Equally rude, though, is to get a trackback to a post which partly agrees with what you wrote but disagrees in part also -- and then post a comment on the blog that sent you the trackback not only disagreeing with his disagreement but also gratuitously insulting the entire philosophy of the blogger. That is what a certain blogger who I otherwise have long respected did recently, and then he went and wrote a post attacking that Objectivist blogger for banning him for his insulting comment and again attacked Objectivism and Ayn Rand and invited his commenters to join him, and then he wrote another, more vicious post doing the same thing all over again. I know you would never do such a thing, but this particular blogger did, and I'm still mad about it. Boorish, to say the least.

Anyway....!

"grade-B wingnuttia"

I say: From now on, there's your drag name, Eric.

With this sort of thing, it's always helpful to do a thought experiment with reversed ideologies. If LaShawn Barber were a radical-leftist lesbian, all she'd be doing then by password-protecting some posts and restricting trackbacks would be creating a "safe space." And among her likely opponents, I somehow can't see...I don't know, Clayton Cramer doing the whole freaky-flippy-no-fair thing.

Sean Kinsell   ·  August 22, 2005 3:27 AM

Clayton Craymer -- interesting style.

Eric Scheie wrote:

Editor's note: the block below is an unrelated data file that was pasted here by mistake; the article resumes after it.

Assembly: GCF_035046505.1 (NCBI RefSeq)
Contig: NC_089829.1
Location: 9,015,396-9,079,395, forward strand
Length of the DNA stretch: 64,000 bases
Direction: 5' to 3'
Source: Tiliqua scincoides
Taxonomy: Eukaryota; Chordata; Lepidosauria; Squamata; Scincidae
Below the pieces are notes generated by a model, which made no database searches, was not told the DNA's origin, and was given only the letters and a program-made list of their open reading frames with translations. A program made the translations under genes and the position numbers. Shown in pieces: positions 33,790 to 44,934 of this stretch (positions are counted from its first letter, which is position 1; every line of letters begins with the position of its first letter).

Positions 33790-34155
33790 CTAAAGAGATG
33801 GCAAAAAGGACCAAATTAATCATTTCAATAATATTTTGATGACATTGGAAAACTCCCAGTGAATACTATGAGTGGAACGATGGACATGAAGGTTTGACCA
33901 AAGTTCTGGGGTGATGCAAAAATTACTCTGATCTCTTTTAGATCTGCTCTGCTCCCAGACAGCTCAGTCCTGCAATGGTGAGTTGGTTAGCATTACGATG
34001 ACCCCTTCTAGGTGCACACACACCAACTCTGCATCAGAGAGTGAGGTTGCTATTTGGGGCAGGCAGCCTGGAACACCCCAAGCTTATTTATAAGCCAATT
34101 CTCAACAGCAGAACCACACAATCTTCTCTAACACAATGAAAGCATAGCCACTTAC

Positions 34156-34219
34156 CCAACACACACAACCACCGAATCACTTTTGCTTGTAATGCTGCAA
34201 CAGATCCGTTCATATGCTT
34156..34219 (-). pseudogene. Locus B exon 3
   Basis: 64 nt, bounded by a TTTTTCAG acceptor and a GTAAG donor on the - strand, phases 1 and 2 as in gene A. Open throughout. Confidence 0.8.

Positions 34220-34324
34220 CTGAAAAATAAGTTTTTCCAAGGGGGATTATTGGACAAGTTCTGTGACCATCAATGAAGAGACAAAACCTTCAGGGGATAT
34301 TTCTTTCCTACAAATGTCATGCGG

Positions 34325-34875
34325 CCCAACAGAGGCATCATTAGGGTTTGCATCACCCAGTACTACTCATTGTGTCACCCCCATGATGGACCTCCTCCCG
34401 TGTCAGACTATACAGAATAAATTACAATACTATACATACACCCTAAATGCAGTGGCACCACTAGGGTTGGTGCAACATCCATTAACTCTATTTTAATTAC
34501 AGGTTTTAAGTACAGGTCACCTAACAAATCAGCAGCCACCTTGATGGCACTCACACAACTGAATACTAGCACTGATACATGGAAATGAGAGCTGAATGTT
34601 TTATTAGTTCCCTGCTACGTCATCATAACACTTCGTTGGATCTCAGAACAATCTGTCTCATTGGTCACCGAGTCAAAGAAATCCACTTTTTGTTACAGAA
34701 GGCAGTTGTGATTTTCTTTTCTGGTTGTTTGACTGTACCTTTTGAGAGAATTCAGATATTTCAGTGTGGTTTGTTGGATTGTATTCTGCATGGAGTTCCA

"As to "conservative," well, lots of other people probably would call me a liberal (and this test calls me a libertarian), but liberal and conservative are just labels -- of less and less value to anyone except those who believe in them. It's name calling and it speaks for itself, and I don't think it's any more persuasive than it would be if I replied the same way."

A few years ago, a politician tried to sue his opponent for calling him a "liberal", and way back in the early 1950s or late 1940s, a man got in a bar fight when somebody called him a "conservative". That was when opponents of the New Deal continued to call themselves "liberals" and supporters of the New Deal "socialists".

I call Wanda an extreme Liberal (libertine) and I call Dawn an extreme Conservative (captive Goddess of holy Norma).

I wrote:
"A few years ago, a politician tried to sue his opponent for calling him a "liberal", and way back in the early 1950s or late 1940s, a man got in a bar fight when somebody called him a "conservative". That was when opponents of the New Deal continued to call themselves "liberals" and supporters of the New Deal "socialists"."

That was before men like Russell Kirk and Peter Viereck started the revival of conservative (Burkean and Metternichean) thought in America, and then William F. Buckley, Willmoore Kendall, Frank S. Meyer, and other such luminaries took up the title "conservative" as a badge of honor.